The Chinese do say that they will respond to what they term "U.S. provocations" by enhancing their nuclear forces. A Chinese response might entail increasing both the numbers of launchers and weapons, MIRVing their forces, bolstering the penetration ability of Chinese missiles and generally allocating more resources to building nuclear infrastructure and improving the human capital available to Chinese nuclear forces.
Although the Chinese leadership is not yet committed to making major changes in China's nuclear force structure, there are some stimuli that might result in the creation of a more mature Chinese nuclear force. They include:
As the "economic pie" grows, China's leadership can dedicate more resources to the military in general and to the nuclear forces in particular. The stronger China becomes in a macroeconomic sense, the greater its potential for devoting more resources to its nuclear forces.
On a political level, Jiang Zemin is not a very strong leader; rather, he was "the right man for the job at the time." Jiang is, as a result, a compromiser, and he has come under pressure from the PLA to modernize China's nuclear forces. Given his political weakness, it is unlikely that he will be able to resist that pressure.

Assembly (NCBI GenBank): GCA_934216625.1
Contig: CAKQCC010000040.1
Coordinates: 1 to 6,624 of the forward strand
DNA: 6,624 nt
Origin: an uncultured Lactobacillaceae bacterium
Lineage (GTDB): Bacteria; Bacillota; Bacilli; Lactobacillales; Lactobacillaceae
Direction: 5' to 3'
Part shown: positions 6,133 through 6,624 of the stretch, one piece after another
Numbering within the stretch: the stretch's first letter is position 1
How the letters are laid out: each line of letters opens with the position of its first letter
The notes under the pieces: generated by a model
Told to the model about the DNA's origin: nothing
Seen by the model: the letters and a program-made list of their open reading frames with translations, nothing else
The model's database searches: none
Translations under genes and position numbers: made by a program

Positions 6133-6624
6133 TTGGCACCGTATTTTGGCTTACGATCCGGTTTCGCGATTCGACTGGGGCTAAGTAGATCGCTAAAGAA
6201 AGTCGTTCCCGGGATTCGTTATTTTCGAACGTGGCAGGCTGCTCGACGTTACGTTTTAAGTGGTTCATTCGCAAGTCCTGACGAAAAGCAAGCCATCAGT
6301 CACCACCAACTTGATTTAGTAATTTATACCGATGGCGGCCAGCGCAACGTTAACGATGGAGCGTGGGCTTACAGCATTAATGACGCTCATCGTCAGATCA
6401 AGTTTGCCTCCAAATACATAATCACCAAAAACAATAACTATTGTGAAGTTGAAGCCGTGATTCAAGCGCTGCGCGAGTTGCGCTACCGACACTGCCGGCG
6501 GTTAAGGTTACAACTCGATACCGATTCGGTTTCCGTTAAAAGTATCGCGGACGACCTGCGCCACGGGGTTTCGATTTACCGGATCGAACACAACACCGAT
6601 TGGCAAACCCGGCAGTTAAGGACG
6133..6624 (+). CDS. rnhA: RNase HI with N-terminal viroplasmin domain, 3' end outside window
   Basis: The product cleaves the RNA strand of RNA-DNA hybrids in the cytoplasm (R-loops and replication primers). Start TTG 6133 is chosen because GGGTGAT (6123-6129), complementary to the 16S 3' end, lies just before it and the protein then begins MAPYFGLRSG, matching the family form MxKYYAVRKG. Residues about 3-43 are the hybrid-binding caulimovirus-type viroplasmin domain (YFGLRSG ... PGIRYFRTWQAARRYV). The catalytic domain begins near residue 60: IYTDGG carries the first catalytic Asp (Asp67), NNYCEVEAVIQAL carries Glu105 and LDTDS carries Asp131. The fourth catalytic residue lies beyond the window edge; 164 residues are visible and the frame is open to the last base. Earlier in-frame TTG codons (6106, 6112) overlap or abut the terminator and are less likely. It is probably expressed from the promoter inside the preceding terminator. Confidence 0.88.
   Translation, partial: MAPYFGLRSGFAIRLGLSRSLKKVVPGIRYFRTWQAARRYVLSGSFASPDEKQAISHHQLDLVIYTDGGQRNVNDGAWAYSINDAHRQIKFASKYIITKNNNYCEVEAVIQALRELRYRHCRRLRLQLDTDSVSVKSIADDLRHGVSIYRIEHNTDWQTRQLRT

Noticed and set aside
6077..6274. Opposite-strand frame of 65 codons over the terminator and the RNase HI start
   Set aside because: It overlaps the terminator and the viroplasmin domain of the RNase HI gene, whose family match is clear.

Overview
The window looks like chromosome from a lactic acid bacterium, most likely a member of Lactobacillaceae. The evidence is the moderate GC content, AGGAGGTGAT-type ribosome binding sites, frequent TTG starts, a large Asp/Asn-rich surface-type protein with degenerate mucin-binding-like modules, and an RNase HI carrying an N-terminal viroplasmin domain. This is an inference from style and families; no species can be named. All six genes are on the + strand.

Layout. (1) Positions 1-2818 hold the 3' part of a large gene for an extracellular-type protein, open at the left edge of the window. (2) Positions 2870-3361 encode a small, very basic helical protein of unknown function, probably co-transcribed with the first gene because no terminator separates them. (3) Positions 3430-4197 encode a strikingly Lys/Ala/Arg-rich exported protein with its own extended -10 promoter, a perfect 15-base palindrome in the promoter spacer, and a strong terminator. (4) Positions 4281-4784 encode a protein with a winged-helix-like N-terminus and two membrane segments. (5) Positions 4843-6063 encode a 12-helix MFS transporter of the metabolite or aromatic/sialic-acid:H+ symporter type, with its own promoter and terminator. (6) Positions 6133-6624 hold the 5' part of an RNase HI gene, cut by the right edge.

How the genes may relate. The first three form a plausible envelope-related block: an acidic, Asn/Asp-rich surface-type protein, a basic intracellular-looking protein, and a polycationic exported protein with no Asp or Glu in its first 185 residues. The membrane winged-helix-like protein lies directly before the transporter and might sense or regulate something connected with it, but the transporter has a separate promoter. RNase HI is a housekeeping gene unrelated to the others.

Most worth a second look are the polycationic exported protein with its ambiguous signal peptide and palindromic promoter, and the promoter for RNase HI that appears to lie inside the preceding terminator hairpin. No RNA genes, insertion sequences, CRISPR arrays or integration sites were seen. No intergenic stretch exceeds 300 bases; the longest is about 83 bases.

A third stimulus to growth and change in Chinese nuclear forces is the projected impact on China's nuclear forces and Chinese national security more generally, of the prospective deployment of U.S. theater missile defenses in the Asia-Pacific region. This stimulus is exceedingly powerful. Chinese concerns on this issue comprise four elements: Taiwan's receipt of more sophisticated systems; Japan's cooperation with the United States in developing systems such as THAAD, Navy lower tier, or even navy theaterwide; Naval systems that might be deployed in the South or East China Sea; national missile defense (NMD) for the continental United States (CONUS).
Each of these poses different problems and challenges to the Chinese. China is not concerned with growing Taiwanese military power, per se, but rather with the political consequences of that strength. That is, as Taiwanese economic and military strength grows, a move toward independence will begin to appear less risky. Of course, Taiwanese moves in that direction would be intolerable to the Chinese leadership and would elicit a harsh reaction. U.S. provision of TMD to Taiwan concerns China because it would bolster Taiwan's sense of military invulnerability.
Navy lower tier and theaterwide missile defense systems concern Chinese scientists because, in their modeling of nuclear exchanges with the United States, they ascribe high capabilities to these systems. In addition, they envision a networking of systems. They predict networking across systems-of radars and of command and control systems-in which a variety of TMD systems forward deployed in Asia provides a capability that amounts to boost-phase intercept of Chinese strategic nuclear forces. If that capability is coupled with an NMD system in the CONUS, the Chinese see their ability to threaten American territory as jeopardized.